How can my daughter re­cover from ex­clu­sion?

Irish Independent - Health & Living - - PARENTING -

MY daughter is in sec­ond year in sec­ondary school. She’s a bright, kind, good-look­ing but shy and sen­si­tive girl who just can­not make friends. She’s funny and con­fi­dent when she’s with fam­ily but we can see her re­treat,

EX­CLU­SION is such a dif­fi­cult ex­pe­ri­ence for any child to nav­i­gate. At the out­set, most chil­dren are sim­ply be­wil­dered by be­ing left out, un­able to un­der­stand why this is hap­pen­ing. Also, be­cause ex­clu­sion can hap­pen sud­denly, it takes time be­fore a child even re­alises that they may now be per­ma­nently out­side the group.

As the sur­prise at be­ing left out fades away, it is usu­ally re­placed by an as­sump­tion that the child her­self, or him­self, must have done some­thing to cause their friends to push them aside. The child as­sumes that there must be some­thing wrong with them to make their friends stop lik­ing them.

This is the rea­son that ex­clu­sion is so dev­as­tat­ing for a child. They can quickly de­velop a strong be­lief that they are at fault and this strips away their self-es­teem, often also de­plet­ing their self-con­fi­dence. Be­ing ex­cluded gives a strong mes­sage to a child that they must be un­like­able or unlov­able. Feel­ing lov­able is es­sen­tial to strong self­es­teem.

Per­haps for your daughter this has be­come a very neg­a­tive cy­cle, as soon as she nears her school or her peers. She had buck­ets of con­fi­dence when she was younger but be­ing ex­cluded by her friends both in school and at af­ter-school ac­tiv­i­ties hit her hard and left her very down. She now ab­so­lutely re­fuses to join any clubs or groups and is very iso­lated. Any ad­vice would be grate­fully ap­pre­ci­ated. where her low self-es­teem may then get in the way of de­vel­op­ing new friend­ships, fur­ther strength­en­ing her be­lief that she can’t make friends and that no­body could like her, and fur­ther un­der­min­ing her self-es­teem.

The other big dif­fi­culty with be­ing de­lib­er­ately left out by your friends is that it is al­most im­pos­si­ble for a child to counter the ex­clu­sion. Usu­ally they don’t even have an op­por­tu­nity to ask why they are be­ing left out. Even if they have op­por­tu­nity they may not have the con­fi­dence to find out.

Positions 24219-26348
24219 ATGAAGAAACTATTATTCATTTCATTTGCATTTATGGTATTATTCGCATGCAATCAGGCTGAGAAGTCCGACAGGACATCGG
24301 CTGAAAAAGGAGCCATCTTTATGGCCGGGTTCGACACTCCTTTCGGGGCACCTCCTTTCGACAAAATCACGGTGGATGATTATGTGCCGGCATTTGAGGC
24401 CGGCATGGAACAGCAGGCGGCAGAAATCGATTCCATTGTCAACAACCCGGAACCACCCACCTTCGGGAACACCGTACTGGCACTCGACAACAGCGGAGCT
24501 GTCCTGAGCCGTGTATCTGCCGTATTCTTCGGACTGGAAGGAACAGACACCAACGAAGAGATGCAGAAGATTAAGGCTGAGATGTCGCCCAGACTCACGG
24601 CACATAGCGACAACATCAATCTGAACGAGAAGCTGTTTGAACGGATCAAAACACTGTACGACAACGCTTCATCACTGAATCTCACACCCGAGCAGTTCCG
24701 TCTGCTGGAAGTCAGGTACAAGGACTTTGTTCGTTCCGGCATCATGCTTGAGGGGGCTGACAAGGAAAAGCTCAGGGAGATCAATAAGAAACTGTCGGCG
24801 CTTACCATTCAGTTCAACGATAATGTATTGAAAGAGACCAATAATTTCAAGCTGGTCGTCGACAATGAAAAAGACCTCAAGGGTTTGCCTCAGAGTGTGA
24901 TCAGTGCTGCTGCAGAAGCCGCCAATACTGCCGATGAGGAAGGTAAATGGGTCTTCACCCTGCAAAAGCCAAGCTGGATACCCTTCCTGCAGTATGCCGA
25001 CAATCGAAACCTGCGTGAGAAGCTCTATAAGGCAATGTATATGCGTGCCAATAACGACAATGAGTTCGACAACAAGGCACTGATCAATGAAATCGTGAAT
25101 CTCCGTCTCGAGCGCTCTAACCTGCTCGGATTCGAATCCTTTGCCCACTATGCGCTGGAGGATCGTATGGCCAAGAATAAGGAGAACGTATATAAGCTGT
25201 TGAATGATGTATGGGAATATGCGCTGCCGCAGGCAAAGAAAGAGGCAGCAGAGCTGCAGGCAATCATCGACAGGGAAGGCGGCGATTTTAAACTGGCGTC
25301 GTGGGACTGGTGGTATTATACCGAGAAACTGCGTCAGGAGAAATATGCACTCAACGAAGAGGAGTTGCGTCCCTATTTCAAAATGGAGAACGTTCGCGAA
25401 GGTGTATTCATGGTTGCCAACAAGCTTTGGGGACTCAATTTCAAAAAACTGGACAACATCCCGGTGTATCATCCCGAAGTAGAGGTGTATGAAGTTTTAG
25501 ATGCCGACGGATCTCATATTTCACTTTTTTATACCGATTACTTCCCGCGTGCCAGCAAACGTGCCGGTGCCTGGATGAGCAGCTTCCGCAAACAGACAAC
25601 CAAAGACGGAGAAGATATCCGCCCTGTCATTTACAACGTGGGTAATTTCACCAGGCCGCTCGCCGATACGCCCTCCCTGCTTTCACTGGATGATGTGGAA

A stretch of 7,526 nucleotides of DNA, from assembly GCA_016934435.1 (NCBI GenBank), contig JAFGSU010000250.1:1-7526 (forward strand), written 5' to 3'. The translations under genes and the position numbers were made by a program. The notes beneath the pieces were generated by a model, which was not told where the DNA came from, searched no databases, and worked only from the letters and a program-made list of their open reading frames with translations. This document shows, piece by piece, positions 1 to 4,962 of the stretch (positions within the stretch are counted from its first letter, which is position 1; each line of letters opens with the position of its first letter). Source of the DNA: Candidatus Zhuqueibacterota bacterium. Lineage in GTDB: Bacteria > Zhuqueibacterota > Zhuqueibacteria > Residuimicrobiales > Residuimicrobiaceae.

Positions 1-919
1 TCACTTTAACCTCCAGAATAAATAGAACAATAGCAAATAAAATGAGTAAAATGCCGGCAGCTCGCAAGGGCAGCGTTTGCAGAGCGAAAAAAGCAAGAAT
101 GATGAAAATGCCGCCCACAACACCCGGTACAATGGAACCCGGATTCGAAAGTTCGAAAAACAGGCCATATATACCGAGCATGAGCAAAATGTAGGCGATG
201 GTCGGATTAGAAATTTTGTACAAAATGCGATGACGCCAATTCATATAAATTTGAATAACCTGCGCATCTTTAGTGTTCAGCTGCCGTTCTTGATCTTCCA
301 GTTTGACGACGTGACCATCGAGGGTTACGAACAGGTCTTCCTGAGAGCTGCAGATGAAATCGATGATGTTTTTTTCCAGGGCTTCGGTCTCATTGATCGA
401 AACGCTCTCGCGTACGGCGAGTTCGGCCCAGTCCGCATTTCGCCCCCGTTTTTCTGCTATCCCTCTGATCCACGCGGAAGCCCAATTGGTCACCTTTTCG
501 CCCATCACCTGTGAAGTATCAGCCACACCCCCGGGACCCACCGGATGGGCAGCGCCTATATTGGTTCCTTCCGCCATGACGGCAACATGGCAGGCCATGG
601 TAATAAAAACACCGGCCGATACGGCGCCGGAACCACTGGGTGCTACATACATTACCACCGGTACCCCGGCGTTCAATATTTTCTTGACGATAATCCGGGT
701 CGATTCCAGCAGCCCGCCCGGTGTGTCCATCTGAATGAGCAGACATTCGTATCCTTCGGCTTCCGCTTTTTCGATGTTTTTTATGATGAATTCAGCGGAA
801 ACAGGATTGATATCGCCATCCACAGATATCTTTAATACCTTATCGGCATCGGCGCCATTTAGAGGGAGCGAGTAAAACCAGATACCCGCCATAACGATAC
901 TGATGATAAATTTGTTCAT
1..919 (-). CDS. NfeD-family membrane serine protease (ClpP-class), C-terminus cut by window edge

For most chil­dren, talk­ing di­rectly about the ex­clu­sion, may in­crease their fears of dis­cov­er­ing that their be­lief that they are un­like­able will be con­firmed by their for­mer friends.

For this rea­son, it is crit­i­cal that par­ents, teachers, sports coaches or any­one in charge of the group of chil­dren, get in­volved. In an ideal world, the adults at school or at the var­i­ous ex­tra-cur­ric­u­lar ac­tiv­i­ties could have in­ter­vened, had they no­ticed, to try get her friends to be in­clu­sive again.

If you think about how we ad­dress this with much younger chil­dren, on a play-date for ex­am­ple, we sim­ply tell the group that ev­ery­one must be let play and ev­ery­one must play to­gether. We just don’t let the group scape­goat or ex­clude one mem­ber.

We need to adopt the same ap­proach even when chil­dren are older.

Since the ex­clu­sion of your daughter hap­pened years ago, the op­por­tu­nity to do this with her for­mer friends has passed. Your fo­cus now needs to be on help­ing your daughter to re-build her self-es­teem. She also needs an op­por­tu­nity to find a new friend or friends. This chal­lenge may feel like a bit of a catch 22 sit­u­a­tion for her.

Per­haps she feels too ner­vous and un­sure of her­self to take part in things, and yet she can­not build up her so­cial con­fi­dence un­til she takes part in things and re­alises that not only can she cope, but that she can flour­ish too.

So, per­haps for your daughter, a pe­riod of ther­apy, fo­cused on her ex­pe­ri­ences of be­ing ex­cluded and also on how she can now re­build her self-es­teem, might give her the re­silience to take the risk of try­ing to make new friends.

Your un­der­stand­ing of the dilem­mas she faces and the fears she may have, along with gen­tle, but firm, en­cour­age­ment might give her the im­pe­tus to get back into the so­cial fray.

If you can think of some­one who might go along with her (a cousin, a fam­ily friend or such like) that could help ease those ini­tial steps back into a group, it could also re­duce the risk she may feel she is tak­ing.

Newspapers in English

Newspapers from Ireland

© PressReader. All rights reserved.